Uncharted Could Have Been Better… Or So Much Worse

(this is a non-spoiler review)


Over a decade has passed since the Uncharted movie was announced. Feeling as cursed as some of the artifacts within its world, the film suffered numerous setbacks over the years. Complications in production lead to changes in direction, cast, and the writing team and lead many to wonder if we would ever see Nathan Drake on the big screen.

Finally, Sony navigated its way through troubled waters and landed its production team for the eventual release. Venom director, Ruben Fleischer helms the project that sees Tom Holland star as a young Nathan Drake. Uncharted follows the street-smart Drake as he is recruited by seasoned treasure hunter Victor “Sully” Sullivan (Mark Wahlberg). The pair then embark on a globe-trotting adventure to find the lost treasure of Ferdinand Magellan. Sophia Ali, Tati Gabrielle, and Antonio Banderas play their trusted allies and villainous threats along the way.

Adapting the beloved Naughty Dog game of the same name into a feature film was a difficult job. Video game movies have often fallen short of the source material and Uncharted fans have never shied away from expressing their passion. The majority of the fandom had a clear vision for what they wanted but Sony took a different direction.


Tom Holland proved a divisive choice for the leading role but the Spider-Man actor rises to the challenge. Without a doubt, the best part of the movie, Holland exudes the charisma needed for the part. Holland does a good job in bringing his talent to the table, delivering a cocky, brash, and vulnerable version of the character. Although this isn’t the Drake we know from the games, Holland perfectly embodies the characteristics that make him so memorable.

Another controversial casting choice was Mark Wahlberg as Victor Sullivan. Sully, as he is better known, is one of the game’s pivotal characters. To his credit, Wahlberg plays the role well but is massively let down by the script. The writing for his character lacks any of the charm that made him so likable in the games. For the most part, Sully is portrayed as an uncaring, out for himself thief who will do anything to get what he wants – no matter the cost to those around him. While his morality eventually comes to the surface, this version of Sully is a far cry from his gaming depiction.

That isn’t to say Holland and Wahlberg don’t have chemistry together. The back and forth between the pair does work in moments but the dynamic between them falls way short of what is crafted in the games.


Rounding off the cast are Sophia Ali as Chloe Frazer, Antonio Banderas as Santiago Moncada, and Tati Gabrielle as Braddock. Frazer provides Drake with another relationship to navigate and the pair enjoy good chemistry throughout. Banderas’ Santiago delivers an underwhelming threat that feels like a wasted opportunity, while Tati Gabrielle also feels underutilized and isn’t afforded much time to flex her action chops.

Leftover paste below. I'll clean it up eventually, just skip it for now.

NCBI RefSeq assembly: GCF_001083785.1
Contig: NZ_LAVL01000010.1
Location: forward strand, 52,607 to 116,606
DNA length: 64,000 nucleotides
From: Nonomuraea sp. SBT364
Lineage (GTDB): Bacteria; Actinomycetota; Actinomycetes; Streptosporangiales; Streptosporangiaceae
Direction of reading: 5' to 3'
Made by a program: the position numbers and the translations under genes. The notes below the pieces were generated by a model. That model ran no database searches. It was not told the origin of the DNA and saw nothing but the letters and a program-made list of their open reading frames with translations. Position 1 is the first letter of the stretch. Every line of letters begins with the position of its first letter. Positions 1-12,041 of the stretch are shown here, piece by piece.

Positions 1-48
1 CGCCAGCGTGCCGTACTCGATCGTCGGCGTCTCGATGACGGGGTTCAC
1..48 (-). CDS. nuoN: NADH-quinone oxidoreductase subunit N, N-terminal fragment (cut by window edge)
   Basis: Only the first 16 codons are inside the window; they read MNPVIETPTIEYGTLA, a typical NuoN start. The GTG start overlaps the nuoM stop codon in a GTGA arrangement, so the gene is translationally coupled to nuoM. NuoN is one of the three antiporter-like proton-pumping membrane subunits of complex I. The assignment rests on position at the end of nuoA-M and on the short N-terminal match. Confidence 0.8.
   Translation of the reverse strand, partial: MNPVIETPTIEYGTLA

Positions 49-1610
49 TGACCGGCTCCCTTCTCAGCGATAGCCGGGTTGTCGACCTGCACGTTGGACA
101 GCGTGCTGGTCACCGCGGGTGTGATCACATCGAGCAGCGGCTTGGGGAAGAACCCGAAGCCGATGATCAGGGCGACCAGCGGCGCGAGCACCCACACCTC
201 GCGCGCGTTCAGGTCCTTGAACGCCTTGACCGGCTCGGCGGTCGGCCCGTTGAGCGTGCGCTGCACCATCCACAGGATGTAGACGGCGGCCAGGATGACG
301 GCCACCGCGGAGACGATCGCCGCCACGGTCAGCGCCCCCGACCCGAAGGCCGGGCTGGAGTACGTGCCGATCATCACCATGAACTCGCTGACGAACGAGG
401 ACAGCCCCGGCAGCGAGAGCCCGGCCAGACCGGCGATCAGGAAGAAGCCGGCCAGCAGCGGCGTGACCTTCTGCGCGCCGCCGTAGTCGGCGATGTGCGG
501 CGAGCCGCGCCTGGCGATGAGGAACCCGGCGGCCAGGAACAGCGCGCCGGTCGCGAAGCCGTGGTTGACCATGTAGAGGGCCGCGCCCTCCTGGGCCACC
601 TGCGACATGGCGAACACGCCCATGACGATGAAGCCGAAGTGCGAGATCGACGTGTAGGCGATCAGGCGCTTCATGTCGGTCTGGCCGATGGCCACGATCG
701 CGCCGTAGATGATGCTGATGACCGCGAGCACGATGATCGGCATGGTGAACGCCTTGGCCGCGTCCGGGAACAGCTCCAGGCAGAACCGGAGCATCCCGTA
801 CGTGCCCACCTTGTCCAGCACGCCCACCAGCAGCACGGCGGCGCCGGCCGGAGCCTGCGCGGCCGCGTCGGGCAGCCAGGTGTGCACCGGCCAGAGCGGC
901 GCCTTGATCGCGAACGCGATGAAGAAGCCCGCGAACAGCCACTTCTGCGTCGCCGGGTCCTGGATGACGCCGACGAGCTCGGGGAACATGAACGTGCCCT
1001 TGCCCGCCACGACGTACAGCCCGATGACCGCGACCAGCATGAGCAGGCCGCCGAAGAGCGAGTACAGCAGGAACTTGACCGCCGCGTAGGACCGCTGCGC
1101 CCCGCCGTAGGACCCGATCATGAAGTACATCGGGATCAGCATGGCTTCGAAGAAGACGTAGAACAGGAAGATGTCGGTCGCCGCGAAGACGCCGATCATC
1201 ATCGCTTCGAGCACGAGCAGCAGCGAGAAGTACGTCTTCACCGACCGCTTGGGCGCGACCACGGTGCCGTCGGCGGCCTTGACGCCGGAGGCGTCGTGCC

As is the case with many games these days, Uncharted has a rich level of cinematic scope and the film brings this to life in an eye-catching way. Whether it be in the urban streets of New York, the gothic architecture of Barcelona, or the exotic lands beyond the oceans, there is much to like. The production design makes for a very pleasing viewing experience that enhances time spent in this world and brings with it that Uncharted vibe.

Each stunning location allows the film to explore different facets of the franchise. Alongside its central mythology comes an abundance of anxiety-inducing action. While the film doesn’t take from one game specifically, it recreates iconic sequences from the franchise in an audacious fashion. Drake’s iconic freefall from a cargo plane and a shipwrecked vessel transported through the air are two eye-popping moments in the film. This gives off a Fast and Furious meets Indiana Jones vibe which works as we aren’t here for grounded real-world moments. That being said, more time spent with the puzzle-cracking elements would have been nice.


While Uncharted’s big-screen debut won’t sit well with everyone, it does enough to provide an enjoyable entry. Tom Holland excels in the leading role and does justice to this version of Nathan Drake. Stunning locations provide a great backdrop for some impressive action and allow for some nice escapism. However, the film falls victim to questionable writing at times and has the same issues its predecessors had. Trying to capture vast world-building elements from such a well-crafted game is rarely successful. I can’t help but feel franchises like this and Tomb Raider would work so much better in a series format.


Uncharted is showing in UK cinemas now and will debut in the US on February 18th.

About Scott Goldie

Born and raised in Yorkshire, England - Scott is very passionate about the Film and TV industry, and enjoys discussing it whenever he can. He is a life-long supporter of the Manchester United soccer team, and attends games regularly during the Premier League season. He is a great lover of travel and has visited many places over the years. In his spare time, he loves attending conventions, playing sports and getting out into nature. Scott's goal is to follow his passion for writing, explore new ways in which he can create content in the entertainment industry, and engage with like-minded people along the way.

View all posts by Scott Goldie

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